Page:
What you want your drugs to do is take away the feeling of feeling alive. No one’s going to understand. Who cares. I wrote this for junkies and addicts. What you want your drugs to do is take away the pain of Being itself. To build a catacomb inside the tomb of Life. To build a little death inside the living day since, it is the living day that you have learned to call a Problem. It is the prescription to an analysis you’ve made to yourself, perhaps not so long ago, perhaps unconsciously to yourself in the quiet pause and calm of a night.
You said: “My issue
is not a fraction
of the way of the world.
No one’s going to understand. No one understands everything. This is why when you said, “My issues is with Everything,” no one understood. Everyone laughed, so you laughed too. You found that laughter had no meaning, and for this you were grateful since, everything with a hint of meaning drip naked in a darkness you could see, you could feel, with the intensity of each passing moment.
I wanted to kill myself laughing… .
– Frantz Fanon, Black Skin, White Masks, 91
What you want your drugs to do is take away a little bit of Everything. To slow its pace, to pause its rate, to chip away at its common sensibility. You see, the thing about drugs is, they are a little bit of a part of Everything, and yet, they dwindle in an ambivalence of meaning and nothingness. Jacques Derrida, French Philosopher and deconstructionist once stated, “Already one must conclude that the concept of drugs is not a scientific concept, but is rather instituted on the basis of moral or political evaluations: it carries in itself both norm and prohibition, allowing no possibility of description or certification — it is a decree, a buzzword (mot d’ordre).” And whereas though Derrida speaks to the arbitrariness of the concept, one only can think that such a “non-specialist” consideration comes from someone who had never truly embraced the feeling of having had felt being alive as-is stripped from you. This is to say that scientifically or not, morally or politically or not, there lies in the uses of the “drug” a psychedelic intimacy that one physiologically experiences-with its contents. This psychedelic intimacy is death. The meaning of the drug is death. Just a little death. A little gift of death, that might dwindle the spirit of being alive when such a spirit is pain. What you want your drugs to do is fill in the void of laughter when you can no longer kill yourself with joy. Your drugs are a little taste of a laughter, and laughter, like drugs, are a little taste of death – a little taste beyond meaning.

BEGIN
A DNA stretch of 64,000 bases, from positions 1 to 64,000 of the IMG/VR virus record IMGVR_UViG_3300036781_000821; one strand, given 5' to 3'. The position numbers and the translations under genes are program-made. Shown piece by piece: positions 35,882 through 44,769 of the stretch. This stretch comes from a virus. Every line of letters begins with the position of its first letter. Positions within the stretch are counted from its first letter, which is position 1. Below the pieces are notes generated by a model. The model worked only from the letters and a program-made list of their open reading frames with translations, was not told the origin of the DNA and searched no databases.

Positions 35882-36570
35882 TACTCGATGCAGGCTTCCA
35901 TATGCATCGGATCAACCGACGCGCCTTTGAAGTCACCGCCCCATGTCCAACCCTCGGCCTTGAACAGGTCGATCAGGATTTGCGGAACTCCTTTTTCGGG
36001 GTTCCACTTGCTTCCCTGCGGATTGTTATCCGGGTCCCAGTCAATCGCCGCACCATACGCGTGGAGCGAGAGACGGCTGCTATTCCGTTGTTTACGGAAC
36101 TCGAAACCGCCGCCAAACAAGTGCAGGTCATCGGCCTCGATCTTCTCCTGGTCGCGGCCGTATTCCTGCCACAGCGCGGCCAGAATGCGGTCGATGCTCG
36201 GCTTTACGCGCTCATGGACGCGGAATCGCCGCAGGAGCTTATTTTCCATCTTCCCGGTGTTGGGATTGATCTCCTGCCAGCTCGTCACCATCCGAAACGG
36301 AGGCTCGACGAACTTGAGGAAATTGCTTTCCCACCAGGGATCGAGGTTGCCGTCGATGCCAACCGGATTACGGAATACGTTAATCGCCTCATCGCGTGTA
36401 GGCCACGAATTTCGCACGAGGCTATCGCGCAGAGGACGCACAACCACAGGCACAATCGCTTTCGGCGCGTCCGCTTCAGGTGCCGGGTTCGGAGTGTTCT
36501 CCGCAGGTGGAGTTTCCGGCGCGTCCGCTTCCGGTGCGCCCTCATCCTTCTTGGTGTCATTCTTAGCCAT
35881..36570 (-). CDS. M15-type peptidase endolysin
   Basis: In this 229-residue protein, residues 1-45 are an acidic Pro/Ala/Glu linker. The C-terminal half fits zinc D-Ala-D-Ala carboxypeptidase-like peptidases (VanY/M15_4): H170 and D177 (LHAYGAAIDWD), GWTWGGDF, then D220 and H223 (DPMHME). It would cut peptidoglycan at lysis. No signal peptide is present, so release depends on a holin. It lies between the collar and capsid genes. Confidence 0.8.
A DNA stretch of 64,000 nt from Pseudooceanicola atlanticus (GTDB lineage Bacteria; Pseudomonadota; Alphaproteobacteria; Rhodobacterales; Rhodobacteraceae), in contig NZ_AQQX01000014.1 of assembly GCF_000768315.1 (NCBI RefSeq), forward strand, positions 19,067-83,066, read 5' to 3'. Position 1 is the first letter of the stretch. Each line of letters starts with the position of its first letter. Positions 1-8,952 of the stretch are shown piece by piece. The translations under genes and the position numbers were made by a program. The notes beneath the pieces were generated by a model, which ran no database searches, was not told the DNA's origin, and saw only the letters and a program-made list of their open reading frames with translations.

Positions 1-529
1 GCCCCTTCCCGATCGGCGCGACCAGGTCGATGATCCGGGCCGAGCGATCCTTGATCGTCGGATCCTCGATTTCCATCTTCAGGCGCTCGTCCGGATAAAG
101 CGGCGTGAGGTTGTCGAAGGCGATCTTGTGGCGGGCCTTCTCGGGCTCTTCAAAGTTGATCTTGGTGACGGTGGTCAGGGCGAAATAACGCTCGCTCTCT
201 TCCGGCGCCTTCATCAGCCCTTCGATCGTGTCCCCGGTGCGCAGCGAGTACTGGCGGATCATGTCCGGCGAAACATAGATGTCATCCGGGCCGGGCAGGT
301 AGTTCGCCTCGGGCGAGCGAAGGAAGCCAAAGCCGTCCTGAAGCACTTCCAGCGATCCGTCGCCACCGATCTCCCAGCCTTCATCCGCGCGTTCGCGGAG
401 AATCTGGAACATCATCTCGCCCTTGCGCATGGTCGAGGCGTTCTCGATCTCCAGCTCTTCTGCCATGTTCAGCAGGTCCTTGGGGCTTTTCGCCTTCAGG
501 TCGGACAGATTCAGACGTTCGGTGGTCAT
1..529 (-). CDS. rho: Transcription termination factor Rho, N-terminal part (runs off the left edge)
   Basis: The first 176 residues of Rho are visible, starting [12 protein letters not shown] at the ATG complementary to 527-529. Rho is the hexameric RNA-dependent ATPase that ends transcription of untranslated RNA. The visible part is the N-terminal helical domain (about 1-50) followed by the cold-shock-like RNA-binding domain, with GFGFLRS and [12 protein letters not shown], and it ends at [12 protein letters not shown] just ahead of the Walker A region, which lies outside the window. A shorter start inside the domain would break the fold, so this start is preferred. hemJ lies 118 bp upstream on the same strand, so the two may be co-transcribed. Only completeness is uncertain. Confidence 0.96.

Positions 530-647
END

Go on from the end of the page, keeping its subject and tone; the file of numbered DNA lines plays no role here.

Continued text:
rather than being meaningless posturing, this strange exercise actually performs a theoretical point. The ‘unpleasant, weird effect of such short circuits shows that they play a symptomal role in our symbolic universes: they bring home the implicit, tacit prohibitions on which these universes rely’.28 The structure of the joke, in other words, for Žižek already performs theoretical work, its incommensurable, illogic-cal nature points to the gaps in our own symbolic universe.
– Broderick Chow, The Tickling Object: On Zizek and Comedy
Either way, the joke is on us. These gaps in our own symbolic universes leave no space for speech for a being like me – not even in the gaps, not even in the void. I am not tired of being alive, I am tired of Being. One lacks the grammar of capacity that inaugurates the sense in which one’s suffering can be communicable at all. Instead one hits a wall – again, and again, and again like there’s nothing left to say even though so much has barely even been said.
The ground, up till now a bridle steed, begins to rock with laughter. Are these nymphomaniacs virgins? Black magic, primitive mentality, animism and animal eroticism – all this surges toward me. All this typifies people who have not kept pace with the evolution of humanity, Or, if you prefer, they constitute third-rate humanity.
– Frantz Fanon, Black Skin, White Masks, 105
Either way, the joke is on us. Locked in this paraconsistent logic one finds nothing universal nor quite knowable at all. Just a sensibility in one’s flesh, just a quiver in one’s skin. Just a rush and an attack. Just a pause and return. Just a back and a forth. You want your drugs for when “laughter had become out of the question.” When you “couldn’t take it any longer,” when the “legends, stories, history, and especially the historicity,” became to much to bear. What you want your drugs to do is take that splintering that occurs by way of simply trying to be alive and turn it into a little death that feels better than Being. To exist in triple as a psychedalic intimacy, to take up the room in a cloud, “opaque, transparent and absent, vanished,” (Fanon, 92). No one’s going to understand. Who cares.